The Scoop on Supplements
From the drive-through at your favorite fast food restaurant to the aisles at your local grocer, nutritionally empty food choices abound. American consumption of fats has increased 56% since the mid-1970s, and per year sugar intake is an astonishing 15lbs more than 1970*. Making healthy food choices today is difficult to say the least.
Even those who strive to make the smartest dietary choices cannot always be certain that the foods they are consuming are providing them with all of their body’s necessary nutrients. Many have turned to incorporating dietary supplements into their daily wellness routine to help bridge the gap. However, before you think that supplements can help fill all the holes in your diet, think again.
“When we think about nutrition in terms of individual nutrients instead of as whole foods we will end up short changing our health and our wallets,” says Jacqui Jarrett, Registered Dietitian and co-owner of Advantage Nutrition & Wellness in Bethlehem. “Supplements should always be used as a last resort as it is always best to get nutrients from whole foods,” Jarrett says.
There are several reasons to be careful before reaching for a supplement, including absorption difficulties and lack of regulations. “The latest scientific research is telling us that our bodies do not respond in the same way to individual nutritional supplements (i.e. calcium, vitamin C, omega-3s) as they do when they are in the context of food,” Jarrett says. This can mean that your body is not able to absorb the supplements, effectively making them a waste of your hard earned dollars.
Unlike prescription and over-the-counter medications, dietary supplements do not need to be monitored for safety and effectiveness by the Food & Drug Administration (FDA). This can make navigating the supplements market akin to a mine field; however there are some reliable and trustworthy brands, such as Mega Foods, which has chosen to opt in for regulations.
Mega Foods is FDA-Registered and GMP (Good Manufacturing Practices) certified. Other brands, including New Chapter, Country Life and Solgar are also committed to clinical research and applications of their products. “These companies are concerned with finding the most effective formulas for supplements,” says Diana Pearson of Queen’s Nutritional Products, a whole food and wellness store based in Allentown.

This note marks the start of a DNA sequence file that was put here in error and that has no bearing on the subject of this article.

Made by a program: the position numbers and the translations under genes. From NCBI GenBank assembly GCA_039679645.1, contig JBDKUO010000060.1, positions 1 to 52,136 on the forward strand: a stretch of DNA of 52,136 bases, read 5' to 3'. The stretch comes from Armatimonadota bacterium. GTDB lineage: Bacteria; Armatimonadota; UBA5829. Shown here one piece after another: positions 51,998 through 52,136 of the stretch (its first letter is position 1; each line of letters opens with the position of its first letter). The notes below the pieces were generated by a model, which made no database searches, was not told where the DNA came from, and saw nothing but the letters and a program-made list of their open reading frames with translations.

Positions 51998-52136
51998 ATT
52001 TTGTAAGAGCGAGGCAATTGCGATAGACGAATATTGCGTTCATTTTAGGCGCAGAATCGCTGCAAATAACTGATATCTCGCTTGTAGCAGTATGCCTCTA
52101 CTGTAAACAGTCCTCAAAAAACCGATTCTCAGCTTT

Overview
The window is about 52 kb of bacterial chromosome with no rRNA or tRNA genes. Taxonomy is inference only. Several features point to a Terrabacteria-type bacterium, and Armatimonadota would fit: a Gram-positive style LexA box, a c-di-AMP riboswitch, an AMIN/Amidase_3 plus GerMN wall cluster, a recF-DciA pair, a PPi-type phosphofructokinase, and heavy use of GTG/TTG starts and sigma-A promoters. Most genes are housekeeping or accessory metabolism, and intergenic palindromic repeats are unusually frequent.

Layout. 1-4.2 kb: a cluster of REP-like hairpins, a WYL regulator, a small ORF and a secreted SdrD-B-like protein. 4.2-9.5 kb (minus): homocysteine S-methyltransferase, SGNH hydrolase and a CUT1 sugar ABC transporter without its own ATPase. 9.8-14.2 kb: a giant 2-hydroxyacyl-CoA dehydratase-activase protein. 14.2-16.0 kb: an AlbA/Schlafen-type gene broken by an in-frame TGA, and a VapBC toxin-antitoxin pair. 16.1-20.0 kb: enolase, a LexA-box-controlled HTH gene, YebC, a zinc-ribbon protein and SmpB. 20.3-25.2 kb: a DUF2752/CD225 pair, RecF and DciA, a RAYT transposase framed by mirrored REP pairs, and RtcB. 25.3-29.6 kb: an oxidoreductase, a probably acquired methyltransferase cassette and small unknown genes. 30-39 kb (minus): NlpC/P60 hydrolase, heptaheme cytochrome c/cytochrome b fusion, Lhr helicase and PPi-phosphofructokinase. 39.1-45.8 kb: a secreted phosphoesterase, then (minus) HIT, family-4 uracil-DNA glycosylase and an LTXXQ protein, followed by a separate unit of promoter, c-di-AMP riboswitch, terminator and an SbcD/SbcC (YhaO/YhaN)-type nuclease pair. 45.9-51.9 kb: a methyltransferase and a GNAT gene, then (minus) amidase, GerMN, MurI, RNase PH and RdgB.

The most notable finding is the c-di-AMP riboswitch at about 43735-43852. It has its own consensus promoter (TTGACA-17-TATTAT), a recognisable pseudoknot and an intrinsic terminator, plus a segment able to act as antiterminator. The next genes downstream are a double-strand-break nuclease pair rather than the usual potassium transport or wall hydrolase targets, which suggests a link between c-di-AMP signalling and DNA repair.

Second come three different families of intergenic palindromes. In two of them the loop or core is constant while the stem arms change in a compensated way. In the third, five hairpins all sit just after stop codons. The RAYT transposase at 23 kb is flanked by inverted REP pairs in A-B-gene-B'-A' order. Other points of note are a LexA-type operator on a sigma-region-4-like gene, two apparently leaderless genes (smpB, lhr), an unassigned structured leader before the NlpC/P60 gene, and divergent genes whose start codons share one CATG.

“Quality products are easy to identify once the consumer know what should not be in the ingredients,” says Pearson. “Supplements should not contain synthetic vitamins (like L-alpha tocopherol, a synthetic vitamin E), un-absorbable minerals (like calcium carbonate), artificial colors or flavors.”
Jarrett recommends brands like Nature Made, that have the U.S. Pharmacopeia (USP) seal, although it is “always best to obtain supplements through a physician or registered dietician,” she says. The best thing to do if you feel that your diet is lacking in nutrition is to seek out the consult of a registered dietician who can work with you to determine your specific nutritional needs.
For example, some individuals such as those who have food allergies or intolerances, strict vegans or vegetarians, women who are pregnant, breastfeeding or trying to get pregnant, senior citizens and persons with diseases that inhibit normal nutrient absorption such as chronic diarrhea or celiac disease, may benefit from supplements. As always, “they (supplements) should only be taken under the guidance of a physician and/or registered dietician,” Jarrett says.
Additional information can be found at http://ods.od.nih.gov, the Office of Dietary Supplements, a division of the National Institutes for Health. Here you can access downloadable supplement fact sheets, frequently asked questions, consumer protection standards from the FDA and nutrient recommendations.
Jacqui Jarrett, RD, LDN, CDE
Advantage Nutrition and Wellness, LLC
2005 City Line Rd, Suite #104
Bethlehem, PA 18020
Queen’s Nutritional Products
1450 Pennsylvania Ave
Allentown, PA 18109